Advertisement

Breast Cancer Research and Treatment

, Volume 133, Issue 2, pp 713–723 | Cite as

Invasive lobular breast cancer: subtypes and outcome

  • Monica IorfidaEmail author
  • Eugenio Maiorano
  • Enrico Orvieto
  • Patrick Maisonneuve
  • Luca Bottiglieri
  • Nicole Rotmensz
  • Emilia Montagna
  • Silvia Dellapasqua
  • Paolo Veronesi
  • Viviana Galimberti
  • Alberto Luini
  • Aron Goldhirsch
  • Marco Colleoni
  • Giuseppe Viale
Clinical Trial

Abstract

Invasive lobular carcinoma (ILC) is the most common “special type” of breast cancer. Although conflicting literature data are available on the outcome of ILC, recently reported data indicate that ILC carries a poorer prognosis if compared to invasive ductal carcinomas. We evaluated clinical and biological features of 981 consecutive patients with pT1-3, pN1-3 M0 ILC. Median follow-up was 7.4 years for survival. A total of 541 patients were classified as classic (55.8%), 146 alveolar (14.9%), 145 mixed non-classic (14.8%), 104 solid (10.6%), and 38 trabecular (3.9%). A statistically significant difference in the outcome was observed at multivariate analysis for patients with solid (HR 2.44, 95% CI 1.39–4.29 for OS; HR 1.92, 95% CI 1.29–2.88 for DFS) and mixed non-classic (HR 1.99, 95% CI 1.12–3.53 for OS) versus patients with classical ILC. A statistically significant difference in the risk of distant metastases was observed at multivariate analysis for patients with Luminal B (HR 2.56, 95% CI 1.38–4.76), HER2 positive (HR 7.80, 95% CI 1.55–39.3), and triple negative (HR 7.61, 95% CI 2.63–22.1) subtypes versus patients with Luminal A ILC. Age ≥70 years, tumor size and degree of nodal involvement were additional independent predictors of reduced overall survival. The outcome of ILC significantly correlated with histological and immunohistochemically defined molecular subtypes. New tailored strategies should be explored in these subgroups of patients with poor outcome.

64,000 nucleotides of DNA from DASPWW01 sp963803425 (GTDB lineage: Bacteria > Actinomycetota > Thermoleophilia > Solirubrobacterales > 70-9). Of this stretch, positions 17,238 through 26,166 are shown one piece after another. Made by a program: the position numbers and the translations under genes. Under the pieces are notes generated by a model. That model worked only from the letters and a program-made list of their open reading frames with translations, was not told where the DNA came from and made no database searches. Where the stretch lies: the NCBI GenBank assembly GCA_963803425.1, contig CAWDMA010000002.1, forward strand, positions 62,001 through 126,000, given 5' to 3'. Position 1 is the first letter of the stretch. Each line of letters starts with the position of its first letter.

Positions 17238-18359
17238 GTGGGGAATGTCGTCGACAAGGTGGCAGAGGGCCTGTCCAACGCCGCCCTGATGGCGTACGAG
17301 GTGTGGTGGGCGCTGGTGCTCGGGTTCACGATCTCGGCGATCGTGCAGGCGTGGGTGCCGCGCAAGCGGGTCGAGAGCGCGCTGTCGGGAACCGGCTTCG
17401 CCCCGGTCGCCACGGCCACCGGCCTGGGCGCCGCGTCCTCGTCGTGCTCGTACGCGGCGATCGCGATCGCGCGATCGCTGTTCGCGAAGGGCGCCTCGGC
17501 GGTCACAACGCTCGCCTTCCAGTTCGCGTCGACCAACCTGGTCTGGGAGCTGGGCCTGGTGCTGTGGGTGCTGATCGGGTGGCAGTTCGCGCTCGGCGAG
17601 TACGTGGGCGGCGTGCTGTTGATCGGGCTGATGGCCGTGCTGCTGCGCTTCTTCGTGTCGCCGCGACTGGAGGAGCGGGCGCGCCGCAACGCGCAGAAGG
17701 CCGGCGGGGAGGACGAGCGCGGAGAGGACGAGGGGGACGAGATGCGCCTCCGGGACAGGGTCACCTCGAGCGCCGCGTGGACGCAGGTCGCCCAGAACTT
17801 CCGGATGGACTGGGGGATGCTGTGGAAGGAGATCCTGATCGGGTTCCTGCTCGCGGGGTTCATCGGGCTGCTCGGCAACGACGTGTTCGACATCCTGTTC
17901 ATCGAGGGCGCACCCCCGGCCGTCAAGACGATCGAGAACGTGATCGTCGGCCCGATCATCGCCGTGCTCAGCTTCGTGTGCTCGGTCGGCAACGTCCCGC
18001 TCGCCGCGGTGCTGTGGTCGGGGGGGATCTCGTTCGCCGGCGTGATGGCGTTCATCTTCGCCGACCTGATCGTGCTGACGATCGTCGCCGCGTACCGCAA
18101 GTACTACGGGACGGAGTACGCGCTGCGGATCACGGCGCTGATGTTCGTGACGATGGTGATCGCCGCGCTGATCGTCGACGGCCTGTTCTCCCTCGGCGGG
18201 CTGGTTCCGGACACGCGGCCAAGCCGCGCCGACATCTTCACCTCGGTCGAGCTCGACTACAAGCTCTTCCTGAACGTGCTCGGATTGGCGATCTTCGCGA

Keywords

Breast cancer Lobular carcinoma Histological subtypes Outcome 

Notes

Conflict of interest

The authors declare no conflict of interest related to this study.

References

  1. 1.
    Li CI, Anderson BO, Daling JR et al (2003) Trends in incidence rates of invasive lobular and ductal breast carcinoma. JAMA 289:1421–1424PubMedCrossRefGoogle Scholar
  2. 2.
    Li CI, Anderson BO, Porter P et al (2000) Changing incidence rate of invasive lobular breast carcinoma among older women. Cancer 88:2561–2569PubMedCrossRefGoogle Scholar
  3. 3.
    Abdel-Fatah TM, Powe DG, Hodi Z, Reis-Filho JS, Lee AH, Ellis IO (2008) Morphologic and molecular evolutionary pathways of low nuclear grade invasive breast cancers and their putative precursor lesions further evidence to support the concept of low nuclear grade breast neoplasia family. Am J Surg Pathol 32:513–523PubMedCrossRefGoogle Scholar
  4. 4.
    Weigelt B, Geyer FC, Natrajan R et al (2010) The molecular underpinning of lobular histological growth pattern: a genome-wide transcriptomic analysis of invasive lobular carcinomas and grade- and molecular subtype-matched invasive ductal carcinomas of no special type. J Pathol 220:45–57PubMedCrossRefGoogle Scholar
  5. 5.